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Identity is the new security perimeter, and is a core component of a modern security program.
Business, Community, and Governmentleaders envision the economic potential ofthe digitization of all aspects of our environment, business, and society operating at peak efficiency while optimizing risk and resources.This vision can only be fully realized if identity verification, validation, federation, Single-Sign-On (SSO), and multi-factor authentication(MFA) for human and machine identities are leveraged as a core security function.Federation, SSO, and MFA are foundational enablers of digitization.
As we migrate our underlying system infrastructures from legacy on-premises solutions to hybrid SaaS, PaaS, and IaaS solutions, we can no longer hope to protect the fragmented data sets with traditional username/ password combinations. While we have known this for many years, the need for real-time data integration while maintaining Confidentiality, Integrity, and Availability, has exposed the challenges of existing practices including but not limited to; timely user on-boarding and off-boarding, user access changes, user access validation, password management, orphaned accounts, account sharing, and credential theft. Each of these challenges contributes to business risk, and a potential impact to the bottom line.
"When deploying MFA with federation and SSO, the organization should be thinking in terms of protecting the user or service identity"
Regardless of your organization’s position on identity verification and validation, which is a topic for another time, implementing Multi-Factor Authentication (MFA) with federation and Single-Sign-On (SSO) throughout the organization both internally and externally is an excellent way to mitigate risk, enable digitization, and increase productivity. While there will likely be organizational resistance to MFA, the benefits of federation and SSO to the end-user will outweigh the perceived extra authentication hurdle if packaged and delivered together with MFA. In order to deliver MFA with federation and SSO, conceptually bifurcatethe identity verification and validation process from the authentication process and address them with separate efforts.
Identify the in-scope internal and external applications and services based upon three characteristics: frequency of usage, user population, and confidentiality of data.If an application or service is infrequently used, has few users, and does not store confidential or sensitive data, then it might be considered out of scope. Then, prioritize application and service integration based upon: 1.) Frequency of Use, 2.) User population, 3.) Confidentiality of data. The reasoning is to address the most frequently accessed applications and services with the largest user-base first.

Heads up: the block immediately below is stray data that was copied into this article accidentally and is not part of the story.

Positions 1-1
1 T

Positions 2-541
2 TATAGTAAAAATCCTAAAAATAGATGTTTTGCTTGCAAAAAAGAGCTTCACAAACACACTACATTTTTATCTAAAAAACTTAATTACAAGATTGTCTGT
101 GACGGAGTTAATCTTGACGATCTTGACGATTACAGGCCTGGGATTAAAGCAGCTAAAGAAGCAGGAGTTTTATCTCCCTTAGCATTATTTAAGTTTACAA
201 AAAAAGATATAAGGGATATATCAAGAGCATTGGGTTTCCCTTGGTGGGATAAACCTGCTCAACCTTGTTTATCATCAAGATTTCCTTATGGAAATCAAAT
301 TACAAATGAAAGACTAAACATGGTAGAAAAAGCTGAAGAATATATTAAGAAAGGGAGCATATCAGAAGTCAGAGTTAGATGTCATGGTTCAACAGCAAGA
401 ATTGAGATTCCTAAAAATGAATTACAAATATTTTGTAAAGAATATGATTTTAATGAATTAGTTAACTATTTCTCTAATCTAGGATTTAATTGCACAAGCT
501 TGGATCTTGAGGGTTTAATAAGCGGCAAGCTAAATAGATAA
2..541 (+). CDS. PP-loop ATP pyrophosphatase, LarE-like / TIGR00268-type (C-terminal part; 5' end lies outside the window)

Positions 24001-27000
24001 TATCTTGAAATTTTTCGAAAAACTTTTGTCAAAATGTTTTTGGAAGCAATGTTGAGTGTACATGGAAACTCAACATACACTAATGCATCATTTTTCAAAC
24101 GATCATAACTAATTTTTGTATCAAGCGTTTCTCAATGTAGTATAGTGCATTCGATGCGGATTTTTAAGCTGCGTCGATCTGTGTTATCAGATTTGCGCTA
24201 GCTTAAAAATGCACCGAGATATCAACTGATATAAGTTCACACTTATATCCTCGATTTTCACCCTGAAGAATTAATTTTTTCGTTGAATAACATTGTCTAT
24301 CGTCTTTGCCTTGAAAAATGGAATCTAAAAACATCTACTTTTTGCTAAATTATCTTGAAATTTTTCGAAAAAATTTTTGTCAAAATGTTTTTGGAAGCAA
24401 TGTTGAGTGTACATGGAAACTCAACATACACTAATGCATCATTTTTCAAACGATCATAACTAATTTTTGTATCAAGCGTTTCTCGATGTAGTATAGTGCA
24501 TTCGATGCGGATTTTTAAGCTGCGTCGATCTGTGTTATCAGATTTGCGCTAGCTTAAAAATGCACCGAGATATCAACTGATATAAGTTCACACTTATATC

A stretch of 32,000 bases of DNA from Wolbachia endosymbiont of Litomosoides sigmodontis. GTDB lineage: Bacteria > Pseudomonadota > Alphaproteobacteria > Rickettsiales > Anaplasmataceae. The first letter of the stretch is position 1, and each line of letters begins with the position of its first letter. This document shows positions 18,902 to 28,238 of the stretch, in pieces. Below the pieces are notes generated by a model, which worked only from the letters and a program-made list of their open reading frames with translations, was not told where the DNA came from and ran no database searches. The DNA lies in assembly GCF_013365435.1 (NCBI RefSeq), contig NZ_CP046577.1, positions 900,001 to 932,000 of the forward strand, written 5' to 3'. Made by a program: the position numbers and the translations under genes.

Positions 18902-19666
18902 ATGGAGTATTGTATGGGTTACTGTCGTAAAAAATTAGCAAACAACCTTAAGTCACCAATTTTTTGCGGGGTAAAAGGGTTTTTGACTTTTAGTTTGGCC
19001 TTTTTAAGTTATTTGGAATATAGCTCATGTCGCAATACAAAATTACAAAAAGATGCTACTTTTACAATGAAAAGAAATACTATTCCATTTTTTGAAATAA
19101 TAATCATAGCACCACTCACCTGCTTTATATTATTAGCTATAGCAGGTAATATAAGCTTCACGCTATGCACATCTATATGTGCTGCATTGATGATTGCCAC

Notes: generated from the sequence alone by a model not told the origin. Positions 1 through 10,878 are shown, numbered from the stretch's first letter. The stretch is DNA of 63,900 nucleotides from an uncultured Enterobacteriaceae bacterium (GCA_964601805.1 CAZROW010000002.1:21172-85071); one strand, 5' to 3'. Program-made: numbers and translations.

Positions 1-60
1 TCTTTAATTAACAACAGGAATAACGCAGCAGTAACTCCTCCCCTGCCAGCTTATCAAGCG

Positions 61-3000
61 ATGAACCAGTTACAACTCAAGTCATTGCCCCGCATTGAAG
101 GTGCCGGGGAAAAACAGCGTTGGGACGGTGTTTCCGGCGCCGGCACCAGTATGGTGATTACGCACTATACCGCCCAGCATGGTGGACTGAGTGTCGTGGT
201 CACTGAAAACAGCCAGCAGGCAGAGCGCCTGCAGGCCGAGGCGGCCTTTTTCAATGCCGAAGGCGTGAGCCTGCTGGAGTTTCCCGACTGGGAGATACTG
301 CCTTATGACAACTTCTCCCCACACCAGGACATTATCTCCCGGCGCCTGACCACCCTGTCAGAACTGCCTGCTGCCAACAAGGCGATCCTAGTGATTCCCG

Identify a solution (usually an Identity Provider (IdP)) to federate internal identity stores, and SaaS, PaaS, and IaaS identity stores based upon the organization’s determined priority. Then identify a solution to provide the MFA functionality to the authentication process. While not always achievable, machine accounts or service accounts should also be in-scope for MFA whenever possible. Secondary identifiers can include certificates, software tokens, hardware identifiers, network addresses, etc. While each has its pros and cons, the additional requirement is better than username/password only.
While some IdPs can also provide MFA, their offering may not meet your business need. If you find you require a different MFA solution than your IdP provides, ensure these solutions are compatible, and implement them together. By doing so, when the user base experiences MFA for the first time, they gain the benefits and experience from SSO. In many cases the solutions can be deployed, and then enabled per user or group, per application or per service.
When deploying MFA with federation and SSO, the organization should be thinking in terms of protecting the user or service identity. Many organizations think in terms of protecting the applications, network, or the data within. Yet, the identity provides the access to all of these assets. As an example, an organization can have an application and the associated data fully encrypted end-to-end, however, if the user’s credentials are compromised through a phishing attack, the system is compromised. Therefore, we must protect the identity, and through that the applications, services, and data.
Since the identity must be protected, the scope for MFA and SSO should include as many internally developed and provided applications and services as possible, and all SaaS, PaaS, and IaaS solutions which provide critical services to the organization and/or store confidential or sensitive information.
Another very important consideration that has great impact on the success of the project is end-user experience. Be conscientious and considerate to your user base to ease acceptance and adoption. If your risk appetite and regulatory requirements permit it, enable “remember me” options in the MFA solution to reduce the number of times they are challenged.Consider limiting the durationto one that best balances the need to run with the need to protect for your organization.